CNOOC’s compelling deal – by David A. McLellan (National Post – October 30, 2012)

The National Post is Canada’s second largest national paper.

David A. McLellan is manager of intellectual property at Petrobank Energy and Resources Ltd. in Calgary.

Don’t abandon the free market for sinophobia

There has been much vigorous debate about CNOOC’s proposed acquisition of Nexen and the lack of clarity around what the federal government defines as “net benefit” when applying the Investment Canada Act. This is unfortunate and has the potential to cost the Canadian economy many quality jobs, royalties, taxes and subsequently to adversely impact economic growth.

Examining the details of the CNOOC-Nexen deal go a long way to reassure us that Canada will ultimately benefit more from this transaction than we otherwise would without it. Similarly, a review of the facts about Nexen and our oil-sands resources should assuage concerns that we are giving away too much in this particular transaction.

Let’s start with the facts. Approximately 70% of Nexen’s current production is outside Canada, with the U.K. North Sea being the most prolific region in its property portfolio. According to Oilweek, Nexen’s 2011 actual Canadian production averaged a modest 60,000 barrels of oil equivalents per day (boepd) and this number does not rank it among the 20 largest producers in Canada.

With a 65% interest in the Long Lake project and 7.25% interest in Syncrude, Nexen accounts for perhaps 3% of current oil sands production. In terms of reserves, at 1,544 million boe of proved and probable, Nexen’s Canadian reserves represent less than 1% of Canada’s total. Further, more than half of Nexen’s shares are held outside Canada.

To be clear, Nexen is an international exploration and production company that happens to be headquartered in Calgary. It’s worth considering that, should the deal be denied, Nexen and possibly other Canadian-based international Companies could come under pressure from their shareholders to examine the option of relocating their head office to another country; in these uncertain economic times many a country would relish the opportunity to host more international head offices and to significantly improve their trade relationship with the world’s fastest-growing economy.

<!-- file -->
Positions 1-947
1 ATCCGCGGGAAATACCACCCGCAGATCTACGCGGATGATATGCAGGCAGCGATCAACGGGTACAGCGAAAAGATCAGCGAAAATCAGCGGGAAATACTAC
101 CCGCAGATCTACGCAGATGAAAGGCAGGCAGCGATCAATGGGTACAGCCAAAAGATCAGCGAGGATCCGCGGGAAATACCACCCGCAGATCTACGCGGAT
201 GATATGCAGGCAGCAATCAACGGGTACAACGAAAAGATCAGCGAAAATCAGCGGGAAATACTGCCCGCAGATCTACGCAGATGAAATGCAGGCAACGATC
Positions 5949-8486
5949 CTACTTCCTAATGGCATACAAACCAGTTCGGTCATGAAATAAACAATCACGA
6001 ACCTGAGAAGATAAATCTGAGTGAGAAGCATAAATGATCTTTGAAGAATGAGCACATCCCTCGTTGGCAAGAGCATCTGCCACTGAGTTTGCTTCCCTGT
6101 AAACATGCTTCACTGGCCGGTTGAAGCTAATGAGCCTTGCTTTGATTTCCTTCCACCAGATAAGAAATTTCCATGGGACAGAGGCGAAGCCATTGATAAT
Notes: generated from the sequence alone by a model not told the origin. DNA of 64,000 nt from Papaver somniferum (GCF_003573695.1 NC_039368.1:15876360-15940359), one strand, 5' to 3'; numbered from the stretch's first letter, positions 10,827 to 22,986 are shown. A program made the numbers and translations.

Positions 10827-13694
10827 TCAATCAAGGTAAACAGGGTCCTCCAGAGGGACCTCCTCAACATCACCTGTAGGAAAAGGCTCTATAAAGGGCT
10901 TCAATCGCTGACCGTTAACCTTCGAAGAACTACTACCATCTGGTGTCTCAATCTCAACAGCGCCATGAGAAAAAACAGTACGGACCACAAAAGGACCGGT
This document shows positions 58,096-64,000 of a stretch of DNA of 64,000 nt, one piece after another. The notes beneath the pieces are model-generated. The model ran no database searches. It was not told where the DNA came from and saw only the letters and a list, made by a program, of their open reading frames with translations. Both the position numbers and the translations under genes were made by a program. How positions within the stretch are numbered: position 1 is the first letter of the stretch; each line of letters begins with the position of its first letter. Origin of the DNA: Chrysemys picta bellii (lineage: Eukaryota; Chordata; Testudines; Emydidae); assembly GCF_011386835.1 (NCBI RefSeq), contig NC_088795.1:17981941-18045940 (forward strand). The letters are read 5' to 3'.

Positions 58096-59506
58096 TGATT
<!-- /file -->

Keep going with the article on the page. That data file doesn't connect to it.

There have been many unflattering and critical statements written and suggested by critics of the deal with respect to CNOOC, most of them inaccurate. First, CNOOC is a publicly traded company, not a pure state-owned enterprise. Its shares are listed on both the Hong Kong and New York Stock Exchanges.

The Chinese government still owns the majority of the shares, but other high-profile investors include Vanguard Group, Blackrock Fund Advisors, Fidelity International, INVESCO Ltd., Neuberger Berman and many other leading investment management firms. These firms require transparency in order to make an investment and CNOOC provides that as it is subject to the same reporting requirements as any other publicly traded corporation listed on those exchanges.

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